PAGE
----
Saturday I drove to Little Rock for the funeral of a colleague, and former member of the W. Harold Flowers Law Society, Michael Price.  I met Michael, who attended Dartmouth and Washington Law through the Flowers listserv.  Though we never met in person we exchanged emails on the issues of the day and he always challenged me. He spent his most recent years advocating on behalf of those who could least afford assistance.  Many people shared with his family how very much Michael had helped them when they most needed it. Michael’s brother, Troy Price is Past President of the Society and a partner at the Wright Lindsey Jennings firm. 

Michael, Troy, Josilen & Greg Price

Although I didn’t know any members of the church where the service has held, several familiar members of the bar were in attendance including Judge Alice Gray and U/A alums and Judges/Pastors Wendell Griffen and Marion Humphrey.  Judge Griffen shared words of encouragement with the family and those present, based on Romans 8.  His remarks were powerful and comforting. Michael’s brothers, Troy and Greg, his sister, Josilen, and his Dad all gave remembrances of him.  I’d not before experienced that tradition at a funeral.  It was a lovely way for those in attendance to get a sense of Greg.

 On my way to the funeral, one of Mom’s caregivers called saying that she was in extreme pain from her fall two days before.  She asked if I would contact her doctor, which I did.  We arranged for pain medication and for me to take Mom for x-rays as soon as I returned. I talked with Mom and assured her I would come directly to get her when the service was over. On the drive back I called Mom and she was feeling well enough to delay the x-rays until Sunday, which was ok by me as it had been a long, intense day. I promised to check in on her after church on Sunday.

 Sunday, I attended church at Good Shepherd Lutheran, feeling a little down in the dumps, truthfully, between Michael’s funeral and Mom’s condition. Pastor’s sermon was based on the texts Isaiah 51:1-6 and Matthew 16.  He riffed on (If one can say that about a sermon) the ideas of Peter as the rock and the idea of rocks.  That is, he talked about our idea of rocks and suggested that the texts didn’t mean plain ole rocks, but the beautiful gemstones referred to in Revelation. Pastor also talked about what it meant to be “a rock.” His sermon made me think, well that gives a whole new meaning to “classic rock!” My take away (and remember we all filter) was that we should stand like rocks against wrong (systemic and individual) and for those who are in need of grace. Further that we should see ourselves not as granite, but as the precious and semi-precious stones described in the texts and act accordingly.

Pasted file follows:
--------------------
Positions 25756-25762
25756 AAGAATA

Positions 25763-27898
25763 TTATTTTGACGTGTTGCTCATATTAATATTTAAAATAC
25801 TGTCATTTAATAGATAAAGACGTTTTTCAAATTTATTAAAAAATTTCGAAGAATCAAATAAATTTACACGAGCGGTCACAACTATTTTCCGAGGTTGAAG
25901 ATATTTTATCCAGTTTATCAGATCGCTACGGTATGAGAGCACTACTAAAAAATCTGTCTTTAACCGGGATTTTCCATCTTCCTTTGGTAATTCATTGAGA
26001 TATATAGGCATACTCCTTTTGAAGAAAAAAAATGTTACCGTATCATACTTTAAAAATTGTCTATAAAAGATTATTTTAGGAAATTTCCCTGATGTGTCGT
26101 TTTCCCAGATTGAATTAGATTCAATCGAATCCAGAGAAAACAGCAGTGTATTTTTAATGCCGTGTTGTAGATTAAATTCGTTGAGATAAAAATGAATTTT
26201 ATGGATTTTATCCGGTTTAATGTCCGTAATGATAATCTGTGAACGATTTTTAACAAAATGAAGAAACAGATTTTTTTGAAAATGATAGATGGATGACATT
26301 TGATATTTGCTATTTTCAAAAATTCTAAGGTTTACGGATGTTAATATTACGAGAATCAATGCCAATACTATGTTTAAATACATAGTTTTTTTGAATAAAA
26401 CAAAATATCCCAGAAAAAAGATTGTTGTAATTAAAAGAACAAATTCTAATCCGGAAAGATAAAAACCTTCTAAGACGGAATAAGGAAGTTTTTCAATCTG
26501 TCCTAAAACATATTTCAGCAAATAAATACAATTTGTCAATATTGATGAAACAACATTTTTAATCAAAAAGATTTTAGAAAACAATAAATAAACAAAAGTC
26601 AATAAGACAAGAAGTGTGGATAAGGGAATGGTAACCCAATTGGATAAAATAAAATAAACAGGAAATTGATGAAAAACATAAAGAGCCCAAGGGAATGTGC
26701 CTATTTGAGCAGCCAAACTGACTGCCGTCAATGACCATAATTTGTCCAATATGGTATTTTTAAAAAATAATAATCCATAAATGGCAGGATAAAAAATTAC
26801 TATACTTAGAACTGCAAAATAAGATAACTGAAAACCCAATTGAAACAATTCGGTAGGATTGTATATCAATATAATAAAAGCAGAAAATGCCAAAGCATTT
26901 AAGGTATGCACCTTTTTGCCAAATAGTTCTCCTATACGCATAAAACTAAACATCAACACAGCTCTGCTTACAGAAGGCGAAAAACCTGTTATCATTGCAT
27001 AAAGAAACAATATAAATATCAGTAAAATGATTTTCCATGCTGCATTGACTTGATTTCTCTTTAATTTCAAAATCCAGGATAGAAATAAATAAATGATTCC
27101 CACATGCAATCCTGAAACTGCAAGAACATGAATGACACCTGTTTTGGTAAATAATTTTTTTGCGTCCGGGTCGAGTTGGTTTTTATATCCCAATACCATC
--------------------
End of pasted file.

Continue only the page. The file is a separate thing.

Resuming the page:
After the service, I went to check on Mom.  When I got there she was happy to see me, but said she didn’t need x-rays and was feeling fine.  I checked with the folks there and they agreed that she seemed to be doing fine.  Relieved, I hung out for a while, teaching her how to use the contacts in her cell phone and left much lighter in spirit.

Later that afternoon, Carol, Jim and I went for a dinner ride to the Crossbow in Huntsville.  We rode the loop in reverse (at least for us) that is, we rode west on 16 to 23 into Huntsville, had a fabulous dinner (more on that) and returned on west 74 to 295 north, and west on 45.  The Crossbow deserves an entire post, but you’ll just have to go with this one.  When we pulled in, it was dinner time and we were all ready to eat.  Our server was gracious and attentive and alerted us to any changes or unavailable menu items, sometimes to her surprise.  The meal was plentiful, and very good. If you are bored on a Sunday and want to take a dinner drive, I know just the place.  The outing was relaxing being with good friends, experiencing a great meal and taking a lovely stress free ride.  When I returned to the house safely, I was most grateful. I can’t say it often enough and the events of the past week emphasized it.  Live life to the fullest every day treasure those you love.  













Dedicated to the Memory of Michael Price.